Today, we spent the day with 36 boys and young men who now call Niños de Cristo and their dedicated staff their home. We were joined by Donnie Hodge and his wife Ana. Donny is the owner of Altagracia Apparel. I’ll write more about this tomorrow after we visit his “fair wage and working conditions” factory in Villa Altagracia and talk with some of the families whose lives have been changed because of these jobs.
Sadly, some children cannot be raised and nurtured safely with their own families for many different reasons. Niños de Cristo provides the “family” for about 40 of these youth in the Dominican Republic. This home is located in the countryside of La Romana, about 1 hour west of Punta Cana. The home is only 4 years old and took the place of a much more crowded and outdated facility. This one is simple, clean and warm with a great amount of open outdoor space. (This is not what we New Yorkers are used to.) Speaking of New Yorkers, the facility’s current psychologist, Karina, is a transplanted New Yorker – Dominican Republic born, but New York raised and educated. Two years ago she returned to the Dominican Republic and is now the on-site psychologist trying to help these youth that have experienced hurt and scars rebuild lives. Karina guided us through the facility and she demonstrated knowledge, competence, and compassion. These same qualities were present in the home’s program director, Franklin, who oversees the day-to-day life of the home. He clearly knew everybody by name and they knew him. He was not a distant administrator but a caring professional that understands the individuality of each young person under the care of Niños de Cristo. This sense seemed to flow through all the staff we met at the orphanage.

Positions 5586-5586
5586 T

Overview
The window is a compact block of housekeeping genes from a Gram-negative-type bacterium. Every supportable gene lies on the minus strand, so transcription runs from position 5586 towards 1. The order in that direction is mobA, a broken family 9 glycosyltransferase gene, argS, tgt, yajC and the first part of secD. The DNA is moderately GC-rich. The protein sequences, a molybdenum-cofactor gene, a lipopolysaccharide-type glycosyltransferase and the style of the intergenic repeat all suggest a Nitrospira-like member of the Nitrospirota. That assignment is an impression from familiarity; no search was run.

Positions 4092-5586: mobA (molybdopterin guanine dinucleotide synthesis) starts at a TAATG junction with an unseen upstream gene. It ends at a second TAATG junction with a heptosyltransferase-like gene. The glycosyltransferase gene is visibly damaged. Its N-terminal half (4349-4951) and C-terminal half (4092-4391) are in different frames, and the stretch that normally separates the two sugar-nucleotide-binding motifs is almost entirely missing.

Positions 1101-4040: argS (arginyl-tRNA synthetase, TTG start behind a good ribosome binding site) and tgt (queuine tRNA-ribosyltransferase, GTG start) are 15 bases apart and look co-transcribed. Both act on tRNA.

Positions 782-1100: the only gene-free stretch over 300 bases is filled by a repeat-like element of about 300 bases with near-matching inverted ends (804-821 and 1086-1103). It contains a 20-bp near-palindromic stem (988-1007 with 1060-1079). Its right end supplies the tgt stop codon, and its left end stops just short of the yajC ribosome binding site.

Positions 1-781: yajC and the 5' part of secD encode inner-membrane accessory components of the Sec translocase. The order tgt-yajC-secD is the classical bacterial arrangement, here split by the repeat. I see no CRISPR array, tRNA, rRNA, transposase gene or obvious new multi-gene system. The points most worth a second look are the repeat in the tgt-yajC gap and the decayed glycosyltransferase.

Luz Tavarez, our Catholic Charities Director of Government and Community Relations who coordinated and participated in the entire trip, quickly became all the boys’ “titi,” which is derived from the Spanish word for aunt. She introduced Donnie Hodge and his wife to the group and they presented each of the boys with a matching set of Notre Dame T-shirts from their factory in Altagracia. Luz brought her sense of caring and humanity to all the boys she met.
Luz made sure Catholic Charities also provided personal gifts for each of the youth. We handed a personal tote bag kit to each of the boys. We also presented the orphanage with one of the crosses blessed by Pope Francis during his visit with immigrants in New York two years ago. This will hang prominently as a sign of solidarity with Catholic Charities of New York.
There are many similarities and certain differences between this program and those of Catholic Charities in New York. I was struck by the informality of the Niños de Cristo program and its familiar feel. The number of staff appeared to be far fewer than programs in New York. The outdoor’s spacious setting lent a lightness that is often hard to achieve in a more dense urban space. In New York, there are now very few large congregate homes housing 40 youth. Individual homes, or small residences, are now the norm.